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Upset Victory

03/16/2017 01:47:23 AM


And the winners are: The Atlanta Falcons and La La Land.
We are all captivated by the story of a last minute plot twist, whether in sports, entertainment, or more serious realms. Of course, the experience can be glorious or excruciating depending on who you are rooting for. As a lifelong fan of the New York Mets, I have a deep appreciation for miracle wins, and also for those who can “snatch defeat from the jaws of victory.” The Purim story, that we read this weekend, is another such story.
The phenomenon that I am referring to is not that of a “close game” where the teams are evenly matched, neck and neck, all the way through. It’s the surprise, the come- from-behind when all hope is lost. The Falcon's loss is still too painful to talk about. On Oscar night, no one was surprised when La La Land was initially announced to win best picture- it had already garnered 5 awards, to Moonlight’s 2. The shock was when the accountants rushed the stage (something you never want to see happen, under any circumstances) to announce the mistake.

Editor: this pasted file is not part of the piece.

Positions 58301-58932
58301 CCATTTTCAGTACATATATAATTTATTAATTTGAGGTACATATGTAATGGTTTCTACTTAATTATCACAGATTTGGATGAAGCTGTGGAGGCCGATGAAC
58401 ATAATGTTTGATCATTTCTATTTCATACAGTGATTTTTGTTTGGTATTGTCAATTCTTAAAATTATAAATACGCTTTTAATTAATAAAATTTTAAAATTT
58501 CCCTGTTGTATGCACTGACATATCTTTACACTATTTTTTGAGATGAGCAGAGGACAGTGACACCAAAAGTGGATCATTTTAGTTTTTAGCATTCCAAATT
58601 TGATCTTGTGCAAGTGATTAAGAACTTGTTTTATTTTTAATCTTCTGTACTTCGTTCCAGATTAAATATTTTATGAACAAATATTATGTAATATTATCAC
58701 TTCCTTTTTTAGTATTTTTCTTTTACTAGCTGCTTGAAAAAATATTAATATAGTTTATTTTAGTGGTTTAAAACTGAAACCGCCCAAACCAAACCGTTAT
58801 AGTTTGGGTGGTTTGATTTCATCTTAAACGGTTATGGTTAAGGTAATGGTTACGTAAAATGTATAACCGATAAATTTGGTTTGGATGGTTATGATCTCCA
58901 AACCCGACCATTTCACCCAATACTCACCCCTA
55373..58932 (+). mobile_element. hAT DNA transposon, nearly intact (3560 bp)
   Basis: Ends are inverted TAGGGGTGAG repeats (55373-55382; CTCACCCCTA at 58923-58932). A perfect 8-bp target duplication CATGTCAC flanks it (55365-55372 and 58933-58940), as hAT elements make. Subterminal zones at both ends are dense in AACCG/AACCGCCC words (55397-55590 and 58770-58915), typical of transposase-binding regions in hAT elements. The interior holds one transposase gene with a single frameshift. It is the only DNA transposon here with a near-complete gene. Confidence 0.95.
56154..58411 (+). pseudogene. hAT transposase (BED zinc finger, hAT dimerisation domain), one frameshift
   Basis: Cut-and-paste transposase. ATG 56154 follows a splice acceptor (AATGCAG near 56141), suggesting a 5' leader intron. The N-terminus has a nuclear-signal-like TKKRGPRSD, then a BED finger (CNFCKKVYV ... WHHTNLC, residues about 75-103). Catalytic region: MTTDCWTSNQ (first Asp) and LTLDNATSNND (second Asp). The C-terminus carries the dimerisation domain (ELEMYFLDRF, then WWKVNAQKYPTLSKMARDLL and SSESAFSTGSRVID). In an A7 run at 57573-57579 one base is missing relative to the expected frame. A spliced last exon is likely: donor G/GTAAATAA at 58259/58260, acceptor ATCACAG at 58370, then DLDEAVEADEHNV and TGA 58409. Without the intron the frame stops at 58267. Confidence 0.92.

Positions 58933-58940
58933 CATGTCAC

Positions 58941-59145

As Jews, we feel a particular affinity for the underdog. In most of the Bible, the result was assured. Our ancestors counted on God to bring a miracle or some plagues to rescue us when times were grim. If God wasn’t going to speak up, the prophets had already warned us. In contrast, for much of the rest of our history, it seemed like the odds were against us- landless, friendless, at the mercy of the larger tides and current of history, and often there was no miracle in sight.
Perhaps that is the appeal of the Purim story. Haman was the power behind the throne in Shushan. His decree to destroy the Jews had been sent out under the king’s signature, and could not be undone. . God was not visible, with no prophets to announce His intent. It was the most ironic twist of fate, or God operating under deepest cover, that the Queen Esther was in position to thwart the plan. Even then, Mordechai’s attempt to “repeal and replace” the evil decree was fraught with danger. The Jews would have to fight for their lives, and there was no guarantee that they would be victorious.
Last minute upsets can be inspiring or horrifying. As we celebrate Purim this year, we are reminded every day that “it’s not over till its over.” Whether things look like they are perfect, with no chance of disruption, or awful, with no hope of recovery, we can’t make any assumptions. That uncertainty reminds us to avoid complacency and depressive paralysis. We can't give up either way, because the final outcome is known only to God.
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